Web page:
Experiences with Investing Internationally While Living in the US

3 Replies

I have a couple of opportunities on the horizon to invest internationally, and I was hoping to connect with some people who have been doing this or are getting started. I was thinking of doing a mix of Airbnb type properties as well as just traditional renting with prospects in the Philippines and in Colombia. 

Some questions that I have right off the bat:

  • What do you taxes look like?
  • Do you repatriate your money? Do you have to?
  • How did you get financing?
  • How often have you had to travel to see properties?
  • What kind of team will I need (i.e. lawyers, international banking, accountants)?

I'm not qualified to really answer most of your questions. But in the Philippines a foreign nationals can only own 40% total of a property. Meaning that if you are buying a SFH you need to have Filipino partners that own at least 60%. Or a condo complex 40% of the units can be owned 100% by foreign nationals. There are apparently ways that this can effectively be nullified by having a corporate structure, and then you have a title owner but they don't have any control? So effectively you are paying someone a fee to hold that and they can't really steal it away from you. Definitely specialized lawyer territory. I don't remember how it works because I'm married to one so she can own it.

Hi Justin,

Welcome to Bigger Pockets! While I don't have any experience with property in Colombia or the Philippines, I do have experience with owning international property and managing it as as vacation rentals. First of all, you're going to need a very competent legal and tax advisory team, perhaps only on one end if you find the right team. At the minimum, an accountant that is familiar with international accounting and tax reporting, as well as an attorney that can help you to organize your affairs in those countries you want to work within. US citizens have to file their taxes in the US no matter what, but from my understanding you can write off up to $90k/year ($180k if married) in foreign earned income.

Promotion
Speed To Lead
Buy hot seller leads w/o subscription
Buy daily seller leads that are actually ready to sell
Finally there's a place where you can buy leads that asked for urgent help selling their house
Sign up for free

Hey Justin,

I want to first caveat everything I say by stating that I am neither an attorney nor an accountant and I do not play one on TV. You will have to seek the counsel of these professionals for your personal situation. 

We are investing in the Country of Belize and before I get to answering the questions that you have asked based upon the counsel the we have received, I wanted to bring some points for you to think about on the front end before you invest.

The first is understanding your legal rights to property ownership in the jurisdictions in which you are looking to own. Someone spoke about ownership in the Philippines and as you can see it is not a straight forward process. You would want to find out this same information about Colombia. One of the reasons we are in Belize is because they are a British Common Law country and there are no restrictions on foreign ownership of real property. So the basis of law is very important for protection of your capital.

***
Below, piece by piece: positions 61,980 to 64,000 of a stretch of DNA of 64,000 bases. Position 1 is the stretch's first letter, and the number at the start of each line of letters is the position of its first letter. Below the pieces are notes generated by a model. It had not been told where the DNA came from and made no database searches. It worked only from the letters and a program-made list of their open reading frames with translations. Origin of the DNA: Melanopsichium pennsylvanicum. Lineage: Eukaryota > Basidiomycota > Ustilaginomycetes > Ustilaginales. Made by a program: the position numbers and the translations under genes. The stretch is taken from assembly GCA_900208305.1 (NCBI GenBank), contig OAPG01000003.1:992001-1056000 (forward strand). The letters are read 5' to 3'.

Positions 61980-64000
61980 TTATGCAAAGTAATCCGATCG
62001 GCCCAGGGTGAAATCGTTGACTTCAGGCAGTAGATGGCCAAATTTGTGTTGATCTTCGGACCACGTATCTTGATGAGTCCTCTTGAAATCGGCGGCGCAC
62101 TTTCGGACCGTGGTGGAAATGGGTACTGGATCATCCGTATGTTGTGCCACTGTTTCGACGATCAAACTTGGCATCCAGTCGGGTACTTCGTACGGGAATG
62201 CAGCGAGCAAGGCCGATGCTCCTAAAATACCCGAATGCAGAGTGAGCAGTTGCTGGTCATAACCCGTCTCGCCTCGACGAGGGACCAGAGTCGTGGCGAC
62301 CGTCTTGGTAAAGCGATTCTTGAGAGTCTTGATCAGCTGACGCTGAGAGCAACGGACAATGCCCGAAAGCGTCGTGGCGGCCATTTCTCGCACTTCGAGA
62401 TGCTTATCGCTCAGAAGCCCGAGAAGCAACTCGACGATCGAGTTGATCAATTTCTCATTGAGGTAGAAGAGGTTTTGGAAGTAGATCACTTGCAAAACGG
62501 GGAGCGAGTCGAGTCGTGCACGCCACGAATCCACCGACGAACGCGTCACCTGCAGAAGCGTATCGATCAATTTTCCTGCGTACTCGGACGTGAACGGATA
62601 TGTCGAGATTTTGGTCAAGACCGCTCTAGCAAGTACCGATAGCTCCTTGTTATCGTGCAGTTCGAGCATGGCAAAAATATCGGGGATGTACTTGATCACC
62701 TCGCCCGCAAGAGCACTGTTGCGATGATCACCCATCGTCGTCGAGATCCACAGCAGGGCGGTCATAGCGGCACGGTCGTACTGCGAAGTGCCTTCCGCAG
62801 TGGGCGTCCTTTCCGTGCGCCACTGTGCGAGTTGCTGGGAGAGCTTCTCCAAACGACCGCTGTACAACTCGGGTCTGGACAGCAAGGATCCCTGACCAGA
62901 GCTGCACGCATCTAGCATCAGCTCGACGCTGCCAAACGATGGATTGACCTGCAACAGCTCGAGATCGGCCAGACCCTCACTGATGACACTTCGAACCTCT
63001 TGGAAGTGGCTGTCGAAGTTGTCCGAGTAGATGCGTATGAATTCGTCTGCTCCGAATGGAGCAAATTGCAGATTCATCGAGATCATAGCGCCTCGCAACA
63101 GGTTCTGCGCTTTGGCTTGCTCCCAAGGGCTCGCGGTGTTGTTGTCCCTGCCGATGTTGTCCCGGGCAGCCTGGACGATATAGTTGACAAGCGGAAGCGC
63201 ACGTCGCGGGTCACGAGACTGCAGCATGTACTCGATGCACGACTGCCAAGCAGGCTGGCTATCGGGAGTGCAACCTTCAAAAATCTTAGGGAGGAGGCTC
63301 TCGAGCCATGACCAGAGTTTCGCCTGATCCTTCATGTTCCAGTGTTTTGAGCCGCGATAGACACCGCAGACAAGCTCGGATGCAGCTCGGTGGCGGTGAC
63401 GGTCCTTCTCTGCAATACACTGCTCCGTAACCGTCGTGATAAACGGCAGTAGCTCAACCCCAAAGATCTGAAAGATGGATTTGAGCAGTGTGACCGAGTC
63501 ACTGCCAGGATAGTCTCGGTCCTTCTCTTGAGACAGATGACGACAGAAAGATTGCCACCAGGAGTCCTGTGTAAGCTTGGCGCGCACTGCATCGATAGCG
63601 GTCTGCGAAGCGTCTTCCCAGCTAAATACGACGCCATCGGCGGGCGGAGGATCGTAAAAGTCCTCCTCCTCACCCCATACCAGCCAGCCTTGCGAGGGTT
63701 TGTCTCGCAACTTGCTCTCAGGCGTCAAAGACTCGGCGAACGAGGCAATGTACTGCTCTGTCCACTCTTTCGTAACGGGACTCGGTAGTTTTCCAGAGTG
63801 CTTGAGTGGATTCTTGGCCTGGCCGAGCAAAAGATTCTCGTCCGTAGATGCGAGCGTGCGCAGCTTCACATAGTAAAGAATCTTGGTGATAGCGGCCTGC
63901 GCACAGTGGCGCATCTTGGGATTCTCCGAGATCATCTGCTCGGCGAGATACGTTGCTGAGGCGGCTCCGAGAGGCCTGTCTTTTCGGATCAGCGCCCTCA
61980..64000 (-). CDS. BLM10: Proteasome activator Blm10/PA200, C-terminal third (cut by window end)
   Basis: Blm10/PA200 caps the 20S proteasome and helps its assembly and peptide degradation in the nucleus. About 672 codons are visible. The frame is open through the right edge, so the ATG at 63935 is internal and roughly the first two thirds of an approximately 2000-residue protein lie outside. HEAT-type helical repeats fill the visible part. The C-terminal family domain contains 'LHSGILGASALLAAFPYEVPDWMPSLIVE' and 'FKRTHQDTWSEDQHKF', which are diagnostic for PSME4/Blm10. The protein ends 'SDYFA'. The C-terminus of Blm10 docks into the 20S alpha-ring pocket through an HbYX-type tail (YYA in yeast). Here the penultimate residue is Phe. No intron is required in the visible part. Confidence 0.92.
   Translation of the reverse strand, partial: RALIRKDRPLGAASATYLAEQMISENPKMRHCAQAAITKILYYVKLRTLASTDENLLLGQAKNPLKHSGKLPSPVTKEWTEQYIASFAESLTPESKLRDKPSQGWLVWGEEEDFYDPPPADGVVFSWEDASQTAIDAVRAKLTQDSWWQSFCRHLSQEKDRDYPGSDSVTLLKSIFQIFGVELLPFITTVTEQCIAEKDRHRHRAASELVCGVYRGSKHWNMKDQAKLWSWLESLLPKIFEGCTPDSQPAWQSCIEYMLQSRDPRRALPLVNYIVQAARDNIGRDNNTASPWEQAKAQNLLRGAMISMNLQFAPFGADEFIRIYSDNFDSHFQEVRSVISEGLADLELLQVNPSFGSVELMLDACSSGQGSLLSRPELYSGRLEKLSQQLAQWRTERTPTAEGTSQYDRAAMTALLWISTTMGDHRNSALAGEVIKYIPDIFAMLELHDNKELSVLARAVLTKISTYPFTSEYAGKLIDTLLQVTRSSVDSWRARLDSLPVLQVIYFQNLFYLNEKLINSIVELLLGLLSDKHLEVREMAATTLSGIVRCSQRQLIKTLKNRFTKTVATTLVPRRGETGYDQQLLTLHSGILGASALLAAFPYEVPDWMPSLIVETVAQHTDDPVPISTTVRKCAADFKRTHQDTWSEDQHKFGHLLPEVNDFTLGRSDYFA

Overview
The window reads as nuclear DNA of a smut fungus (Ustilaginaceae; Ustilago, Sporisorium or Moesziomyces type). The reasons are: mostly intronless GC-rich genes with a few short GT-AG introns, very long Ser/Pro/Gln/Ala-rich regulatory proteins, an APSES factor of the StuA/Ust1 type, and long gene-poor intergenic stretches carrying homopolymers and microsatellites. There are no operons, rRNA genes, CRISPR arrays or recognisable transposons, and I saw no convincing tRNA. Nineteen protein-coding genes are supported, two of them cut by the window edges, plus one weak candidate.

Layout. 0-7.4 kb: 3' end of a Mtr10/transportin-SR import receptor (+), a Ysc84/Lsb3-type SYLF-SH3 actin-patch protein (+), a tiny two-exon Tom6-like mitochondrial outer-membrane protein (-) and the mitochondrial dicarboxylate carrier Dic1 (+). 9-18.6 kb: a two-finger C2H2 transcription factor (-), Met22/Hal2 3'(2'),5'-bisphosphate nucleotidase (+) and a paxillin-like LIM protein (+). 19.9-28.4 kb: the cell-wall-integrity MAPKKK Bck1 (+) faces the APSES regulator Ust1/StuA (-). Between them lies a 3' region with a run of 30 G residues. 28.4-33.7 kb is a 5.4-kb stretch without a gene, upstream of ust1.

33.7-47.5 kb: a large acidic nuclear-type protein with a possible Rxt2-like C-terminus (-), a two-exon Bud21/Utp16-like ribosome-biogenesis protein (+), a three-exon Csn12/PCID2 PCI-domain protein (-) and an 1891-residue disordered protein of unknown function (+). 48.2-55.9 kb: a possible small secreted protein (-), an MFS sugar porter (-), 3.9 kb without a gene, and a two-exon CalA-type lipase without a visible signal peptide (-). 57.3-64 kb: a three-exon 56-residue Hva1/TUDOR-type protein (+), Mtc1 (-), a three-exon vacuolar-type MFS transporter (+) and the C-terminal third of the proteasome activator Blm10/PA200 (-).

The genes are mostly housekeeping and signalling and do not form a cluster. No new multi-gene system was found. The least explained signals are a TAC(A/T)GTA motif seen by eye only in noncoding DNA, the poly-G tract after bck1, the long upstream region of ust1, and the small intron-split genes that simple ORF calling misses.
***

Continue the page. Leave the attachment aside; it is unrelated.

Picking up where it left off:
The other advice is spot on, as you will need a US based tax adviser familiar with the rules around owning foreign rental property and at a minimum a real estate attorney, and possibly an accountant in the jurisdiction in which you are looking to buy.  

Now to answer your questions based upon the advice for our situation in Belize:

1. Rental income is taxed at the local level (1.75% of gross rental revenue), the income that comes to the US is distributed to investors at their individual tax rates as members of the LLC. You can only depreciate foreign real estate on a 40 year schedule, so there is not as much bang for your buck as U.S. real estate, but the benefit is still available. We will deduct all of the usual expenses otherwise.

2. Our understanding is that all passive real estate income has to be repatriated to the U.S. If we had an active business (i.e. property management) in the foreign country then that money we understand would not have to be repatriated, but if you did taxes would have to be paid at your ordinary income level, but you would be able to take advantage of the foreign income exclusion on that money. (again check with your tax adviser)

3. Financing is a country specific thing, the accountant and attorney in that jurisdiction can point you in the right direction. In Belize, there is no real lending to speak of that makes financial sense for a rental strategy, so we used all equity to purchase.  Once we have stabilized operations we will then look to go to the market and get long term financing very likely from outside of Belize.

4. Travel - that is actually a perk of ownership, we are in a resort area so while we do not NEED to travel there very often because we have a great team on the ground who runs the operations, we like to go as often as we can.  We would not have made the investment if we had to go and oversee the operations of the property. 

5. Yes, Yes, Yes, and property managers. Personally, I would start with the property manager and speak to a few of them as to what property type they say is in high demand and what they would like to have in their management portfolio.  They can also refer you to your real estate professional who will help purchase your property.  They can also refer you to the attorney, accountant and bankers.   

Hope this helps